The Biden administration views the India and Pakistan relationships as not a zero-sum proposition, U.S. State Department spokesperson Ned Price has said. His comments, made at a regular briefing, were in response to a question on U.S. foreign policy to Pakistan, given that it borders both Afghanistan and India.
I think the point we would want to make is that United States has important relationships with India, as I said, but also with Pakistan. These relationships stand on their own in our view. They are not a zero-sum proposition when it comes to U.S. foreign policy, Mr. Price said.
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We are we have productive, constructive relations, and productive and constructive relationships with one does not detract from the relationship we have at the other. It does not come at the expense at the relationship we have with the other, he said.
When it comes to India, we have a global comprehensive strategic partnership, and weve talked about that. When it comes to Pakistan, I addressed this the other week: We have important shared interests in the region. And we will continue to work closely with the Pakistani authorities on those shared interests, he said.
Mr. Price also said that the U.S.s $20 billion in advanced arms sales offers to India was a sign of its commitment to the partnership with India.
On Kashmir, the U.S. was following developments in the region and welcomed steps to return Jammu and Kashmir to complete economic and political normalcy, Mr. Price said.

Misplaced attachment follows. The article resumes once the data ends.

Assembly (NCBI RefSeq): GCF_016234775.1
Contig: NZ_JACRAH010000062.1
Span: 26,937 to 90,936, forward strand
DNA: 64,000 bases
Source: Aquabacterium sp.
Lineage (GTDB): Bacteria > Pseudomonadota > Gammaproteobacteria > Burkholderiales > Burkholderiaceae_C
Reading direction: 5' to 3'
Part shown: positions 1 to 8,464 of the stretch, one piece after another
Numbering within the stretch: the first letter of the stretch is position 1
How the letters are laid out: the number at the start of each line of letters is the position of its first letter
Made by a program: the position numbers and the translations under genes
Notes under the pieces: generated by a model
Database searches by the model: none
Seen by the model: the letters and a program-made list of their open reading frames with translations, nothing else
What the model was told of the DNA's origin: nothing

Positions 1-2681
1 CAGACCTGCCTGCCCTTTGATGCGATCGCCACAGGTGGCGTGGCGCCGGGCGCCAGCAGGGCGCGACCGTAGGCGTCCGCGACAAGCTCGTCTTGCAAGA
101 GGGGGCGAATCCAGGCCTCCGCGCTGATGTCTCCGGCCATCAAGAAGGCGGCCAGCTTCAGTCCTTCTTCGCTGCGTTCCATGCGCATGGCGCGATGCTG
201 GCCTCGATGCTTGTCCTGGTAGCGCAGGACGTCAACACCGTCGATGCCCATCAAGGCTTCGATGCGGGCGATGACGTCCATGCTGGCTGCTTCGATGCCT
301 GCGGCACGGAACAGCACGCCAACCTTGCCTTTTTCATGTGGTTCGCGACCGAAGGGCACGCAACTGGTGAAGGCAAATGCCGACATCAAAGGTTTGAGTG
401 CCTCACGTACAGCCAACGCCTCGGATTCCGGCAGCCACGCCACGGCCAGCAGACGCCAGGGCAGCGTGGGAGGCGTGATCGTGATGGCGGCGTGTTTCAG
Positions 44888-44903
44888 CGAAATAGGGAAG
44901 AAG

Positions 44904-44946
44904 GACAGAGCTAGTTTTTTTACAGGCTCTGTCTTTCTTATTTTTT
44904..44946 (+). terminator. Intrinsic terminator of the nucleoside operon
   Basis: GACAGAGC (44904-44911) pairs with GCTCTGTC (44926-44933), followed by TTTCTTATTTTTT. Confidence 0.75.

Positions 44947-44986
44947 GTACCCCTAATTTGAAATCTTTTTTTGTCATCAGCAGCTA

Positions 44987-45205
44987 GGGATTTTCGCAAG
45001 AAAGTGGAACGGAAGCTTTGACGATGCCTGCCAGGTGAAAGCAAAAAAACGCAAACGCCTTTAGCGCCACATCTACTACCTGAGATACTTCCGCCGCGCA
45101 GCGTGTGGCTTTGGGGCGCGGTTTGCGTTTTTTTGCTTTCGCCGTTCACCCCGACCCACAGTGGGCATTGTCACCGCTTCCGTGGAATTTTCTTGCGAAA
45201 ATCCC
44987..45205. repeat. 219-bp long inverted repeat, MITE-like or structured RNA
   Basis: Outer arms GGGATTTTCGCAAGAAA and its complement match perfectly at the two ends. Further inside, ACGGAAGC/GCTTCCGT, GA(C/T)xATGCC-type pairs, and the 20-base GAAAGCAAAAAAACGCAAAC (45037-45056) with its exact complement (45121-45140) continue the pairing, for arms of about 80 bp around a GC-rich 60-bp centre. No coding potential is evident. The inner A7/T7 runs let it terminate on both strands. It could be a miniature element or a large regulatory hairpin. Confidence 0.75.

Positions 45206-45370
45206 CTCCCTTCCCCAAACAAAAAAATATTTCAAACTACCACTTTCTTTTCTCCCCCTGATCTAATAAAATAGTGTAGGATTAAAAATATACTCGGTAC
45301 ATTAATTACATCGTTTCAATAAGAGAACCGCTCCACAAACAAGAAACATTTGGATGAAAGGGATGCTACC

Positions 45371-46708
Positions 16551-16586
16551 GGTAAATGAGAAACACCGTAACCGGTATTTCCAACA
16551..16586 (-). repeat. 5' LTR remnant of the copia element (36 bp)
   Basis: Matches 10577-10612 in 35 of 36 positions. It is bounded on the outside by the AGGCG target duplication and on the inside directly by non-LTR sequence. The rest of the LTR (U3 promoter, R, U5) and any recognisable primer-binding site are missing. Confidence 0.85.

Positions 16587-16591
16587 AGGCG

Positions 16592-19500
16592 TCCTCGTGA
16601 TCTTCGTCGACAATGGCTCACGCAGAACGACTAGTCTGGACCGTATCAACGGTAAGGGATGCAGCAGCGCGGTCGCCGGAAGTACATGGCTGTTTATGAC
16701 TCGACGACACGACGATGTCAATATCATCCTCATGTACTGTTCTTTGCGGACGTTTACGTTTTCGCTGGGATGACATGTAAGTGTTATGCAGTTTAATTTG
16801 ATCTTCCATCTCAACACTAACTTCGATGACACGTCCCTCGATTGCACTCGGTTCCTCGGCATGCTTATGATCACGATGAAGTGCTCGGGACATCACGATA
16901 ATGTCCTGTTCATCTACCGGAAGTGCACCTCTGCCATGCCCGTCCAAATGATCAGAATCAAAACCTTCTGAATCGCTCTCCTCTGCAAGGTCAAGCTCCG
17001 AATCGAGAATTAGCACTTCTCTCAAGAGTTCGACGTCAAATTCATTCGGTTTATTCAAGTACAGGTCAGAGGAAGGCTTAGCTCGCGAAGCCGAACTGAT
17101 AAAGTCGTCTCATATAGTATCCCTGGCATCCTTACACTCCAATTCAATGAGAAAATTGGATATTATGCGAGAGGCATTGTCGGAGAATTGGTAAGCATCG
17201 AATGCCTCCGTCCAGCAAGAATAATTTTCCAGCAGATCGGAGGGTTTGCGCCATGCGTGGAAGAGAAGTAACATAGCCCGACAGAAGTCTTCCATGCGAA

So, as I think we have said from this room before, as a government, certainly as the State Department, we continue to follow developments in Jammu and Kashmir closely. Our policy when it comes to when it comes to it has not changed. We welcome steps to return the union territory of Jammu and Kashmir to full economic and political normalcy consistent with Indias democratic values, he said. The government had restored 4G mobile internet services for the region in early February.
Mr. Price declined to state whether Secretary of State Antony Blinken had raised Kashmir with External Affairs Minister S. Jaishankar but referred the questioner to the readout of their call, saying he would not want to go beyond the readout.
The two foreign Ministers spoke on January 29, and twice in February, once part of larger Quad discussions. None of the readouts mentioned Kashmir specifically.
On Wednesday, Mr. Price reiterated his message from last week, made following the announcement by India and Pakistan that they would adhere to the terms of a 2003 ceasefire along the Line of Control.
We continue to support direct dialogue between India and Pakistan on Kashmir and other areas of and other issues of concern. Of course, weve continued to call for a reduction of tensions along the line of control, returning to that 2003 ceasefire, he said.